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  • This data package comprises three data sets which cover the ST ARNAUD 1:250 000 map sheet area (ST ARNAUD). This area has recently been covered by airborne geophysical surveys by the Australian Geological Survey Organisation and geologically mapped by the Geological Survey of Victoria and this data package intends to compliment these data.

  • AGSO Record 2000/45 is a report of the results of specialist structural geological studies in the North Pilbara between 1997-2000 and, for the first time, this report provides a comprehensive synthesis of the structural evolution of the resource-rich North Pilbara Craton. A print, CD-ROM, and web based output. The report can be viewed with a standard web browser. Traditionally, the science of structural geology is presented in a one-dimensional printed text document format with accompanying maps, drawings, and images referred to from the text at appropriate points. This approach creates a problem in communication, as structural geology is four dimensional (the three spatial dimensions and time). The report is structured so that the new information can be accessed in three different ways. 1) a 'standard' way where the text is arranged chronologically and where the user can skip to sections of interest by embedded hyperlinks; 2) geographical regions on a map with hyperlinked text explanations, maps, and images, and; 3) time-based break up of the text (by structural events eg D1, D2 etc) so that the same event can be compared across regions. A printable version is also available on the CD-ROM. Over 200 scanned photographs are located spatially on active maps so the user can see the geology described in their correct spatial position and in relation to other areas. This provides a 'virtual' fieldtrip for the user, who can decide where they want to go in the report. The report can be viewed with the standard web browser.

  • Mapping of outcrop geology on Leonora 1:100 000 map sheet in the Eastern Goldfields, Western Australia, as part of the National Geoscience Mapping Accord (NGMA). Briefly, mapping consists of geological boundaries/units, faults, fractures, folds, veins, dykes, joints, linears, marker beds, trends, structural measurements, and mineral deposits.

  • This map is part of the series that covers the whole of Australia at a scale of 1:250 000 (1cm on a map represents 2.5 km on the ground) and comprises 513 maps. This is the largest scale at which published topographic maps cover the entire continent. Each standard map covers an area of 1.5 degrees longitude by 1 degree latitude or about 150 kilometres from east to west and 110 kilometres from north to south. There are about 50 special maps in the series and these maps cover a non-standard area. Typically, where a map produced on standard sheet lines is largely ocean it is combined with its landward neighbour. These maps contain natural and constructed features including road and rail infrastructure, vegetation, hydrography, contours (interval 50m), localities and some administrative boundaries. The topographic map and data index shows coverage of the sheets. Product Specifications Coverage: The series covers the whole of Australia with 513 maps. Currency: Ranges from 1995 to 2009. 95% of maps have a reliability date of 1994 or later. Coordinates: Geographical and either AMG or MGA (post-1993) Datum: AGD66, GDA94, AHD. Projection: Universal Traverse Mercator (UTM) Medium: Paper, flat and folded copies.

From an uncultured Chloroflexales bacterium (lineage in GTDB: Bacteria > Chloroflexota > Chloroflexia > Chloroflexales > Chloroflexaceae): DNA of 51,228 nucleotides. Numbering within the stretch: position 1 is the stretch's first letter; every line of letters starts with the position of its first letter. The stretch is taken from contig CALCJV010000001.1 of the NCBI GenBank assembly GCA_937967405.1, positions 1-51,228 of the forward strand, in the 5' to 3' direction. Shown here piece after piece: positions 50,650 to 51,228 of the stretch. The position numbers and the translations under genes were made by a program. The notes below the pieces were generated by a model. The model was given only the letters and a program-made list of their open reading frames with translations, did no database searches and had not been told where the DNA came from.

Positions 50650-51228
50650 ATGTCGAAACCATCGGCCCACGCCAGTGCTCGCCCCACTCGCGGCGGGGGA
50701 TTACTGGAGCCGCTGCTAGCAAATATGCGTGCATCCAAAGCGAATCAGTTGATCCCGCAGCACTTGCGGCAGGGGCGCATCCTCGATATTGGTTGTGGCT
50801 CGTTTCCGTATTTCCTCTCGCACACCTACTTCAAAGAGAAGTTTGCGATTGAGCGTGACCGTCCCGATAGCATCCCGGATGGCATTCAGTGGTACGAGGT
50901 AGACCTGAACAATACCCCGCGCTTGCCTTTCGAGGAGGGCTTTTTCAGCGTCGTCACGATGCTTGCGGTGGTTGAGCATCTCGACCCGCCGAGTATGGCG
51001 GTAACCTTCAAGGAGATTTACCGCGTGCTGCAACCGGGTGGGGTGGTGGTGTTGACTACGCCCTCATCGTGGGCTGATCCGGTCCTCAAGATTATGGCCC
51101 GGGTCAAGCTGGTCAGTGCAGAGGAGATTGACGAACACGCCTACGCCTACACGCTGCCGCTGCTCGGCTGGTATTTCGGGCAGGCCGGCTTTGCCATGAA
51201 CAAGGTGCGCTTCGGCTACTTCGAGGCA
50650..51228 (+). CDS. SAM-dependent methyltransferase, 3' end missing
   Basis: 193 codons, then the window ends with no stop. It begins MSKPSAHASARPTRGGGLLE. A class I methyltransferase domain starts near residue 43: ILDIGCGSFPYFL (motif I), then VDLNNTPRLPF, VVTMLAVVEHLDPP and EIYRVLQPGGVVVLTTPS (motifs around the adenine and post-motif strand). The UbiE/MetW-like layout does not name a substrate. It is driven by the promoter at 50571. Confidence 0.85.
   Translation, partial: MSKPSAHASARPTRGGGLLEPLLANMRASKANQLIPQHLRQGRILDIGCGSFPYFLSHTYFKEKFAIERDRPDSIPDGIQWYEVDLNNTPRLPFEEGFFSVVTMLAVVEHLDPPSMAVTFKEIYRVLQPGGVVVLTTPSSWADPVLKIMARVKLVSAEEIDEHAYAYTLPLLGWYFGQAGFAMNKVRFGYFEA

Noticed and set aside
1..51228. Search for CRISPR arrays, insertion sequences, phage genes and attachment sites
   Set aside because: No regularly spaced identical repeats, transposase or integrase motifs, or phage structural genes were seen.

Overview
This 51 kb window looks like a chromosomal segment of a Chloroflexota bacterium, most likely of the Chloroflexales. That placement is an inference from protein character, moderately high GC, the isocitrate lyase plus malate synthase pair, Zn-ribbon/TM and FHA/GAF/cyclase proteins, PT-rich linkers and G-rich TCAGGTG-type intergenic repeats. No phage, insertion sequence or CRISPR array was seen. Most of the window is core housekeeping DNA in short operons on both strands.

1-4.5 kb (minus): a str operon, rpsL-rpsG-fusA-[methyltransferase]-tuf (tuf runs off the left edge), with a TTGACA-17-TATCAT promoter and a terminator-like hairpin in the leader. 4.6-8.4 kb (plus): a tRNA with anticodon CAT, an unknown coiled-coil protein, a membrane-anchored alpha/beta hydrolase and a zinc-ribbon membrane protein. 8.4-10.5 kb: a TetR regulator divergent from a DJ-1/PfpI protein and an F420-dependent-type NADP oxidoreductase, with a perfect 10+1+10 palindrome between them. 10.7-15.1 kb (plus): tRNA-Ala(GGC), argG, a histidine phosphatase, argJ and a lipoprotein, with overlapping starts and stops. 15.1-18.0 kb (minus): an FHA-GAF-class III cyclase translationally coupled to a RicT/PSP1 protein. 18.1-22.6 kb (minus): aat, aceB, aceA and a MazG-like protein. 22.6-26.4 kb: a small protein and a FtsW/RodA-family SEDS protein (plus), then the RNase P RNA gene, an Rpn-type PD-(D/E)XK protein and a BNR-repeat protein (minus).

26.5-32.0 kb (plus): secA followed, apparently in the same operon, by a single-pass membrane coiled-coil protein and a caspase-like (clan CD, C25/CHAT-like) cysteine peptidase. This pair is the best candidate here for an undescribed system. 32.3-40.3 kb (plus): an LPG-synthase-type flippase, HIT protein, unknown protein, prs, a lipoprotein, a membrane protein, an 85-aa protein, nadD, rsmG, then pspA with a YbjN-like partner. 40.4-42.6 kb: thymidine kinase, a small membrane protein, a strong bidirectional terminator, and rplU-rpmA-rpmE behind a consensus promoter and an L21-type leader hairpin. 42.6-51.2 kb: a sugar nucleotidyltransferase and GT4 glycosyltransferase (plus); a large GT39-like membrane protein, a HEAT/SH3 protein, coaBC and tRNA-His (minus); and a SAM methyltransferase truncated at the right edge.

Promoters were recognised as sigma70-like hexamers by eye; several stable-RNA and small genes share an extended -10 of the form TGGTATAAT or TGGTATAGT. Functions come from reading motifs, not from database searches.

• The product comprises digital outcrop geology and interpreted basement geology layers in ArcInfo, MapInfo and ArcView formats. The data were compiled from geological mapping of the Bogan Gate 100K sheet from 1995 to 1999 by the NSW Geological Survey and AGSO under the NGMA. The data layers are a subset of the Forbes 250K sheet GIS data package.

  • ACRES Update, Issue 22, December 2000 ACRES Archive a National Resource First MODIS poster of Australia

  • ACRES Update, Issue 21, July 2000 Terra Oberving the Earth New Product Catalogue Remote Sensing and emergency management

  • AGSO's northwest Australian margin project (NWAM) aims to provide a high level understanding of the geological framework of the entire northwest margin of the continent, with particular emphasis on the crustal and basin architecture. The following studies are currently addressing these objectives: 1) ArcView GIS, 2) Potential field and bathymetric grids (2nd version), 3) Regional deep seismic re-interpretation, and 4) Ocean-bottom seismograph velocity models.

  • High quality refraction and wide-angle reflection seismic data recorded by ocean-bottom seismographs (OBSs) deployed by the Australian Geological Survey Organisation along the 700 km long transect in the Carnarvon Basin effectively supplement results obtained by means of the conventional reflection technology. Velocity information can now be derived from both CDP (nearvertical reflection) and OBS (refraction/wide-angle reflection) data. Generally, CDP-derived average velocities are lower than OBS-derived velocities and this deviation increases with depth: from ~0.1 km/s at 8 s two way time (TWT) to 0.8-1.6 km/s at 16 s TWT. If the CDP-derived velocities are used to depth convert reflection data, then depth to these TWTs would be underestimated by 0.4 to 6.4-12.8 km respectively. Some local anomalies (at ~6s TWT CDP-derived velocities may be more than 0.1 km/s higher than the OBS-derived velocities) distort this general trend. These would result in ~0.3 km local overestimates of the depth equivalent of 6s TWT. Co-analysis of the interval velocity field reconstructed from the travel time-based interpretation of the OBS data and the conventional reflection image of the crust in some cases shows their poor correlation.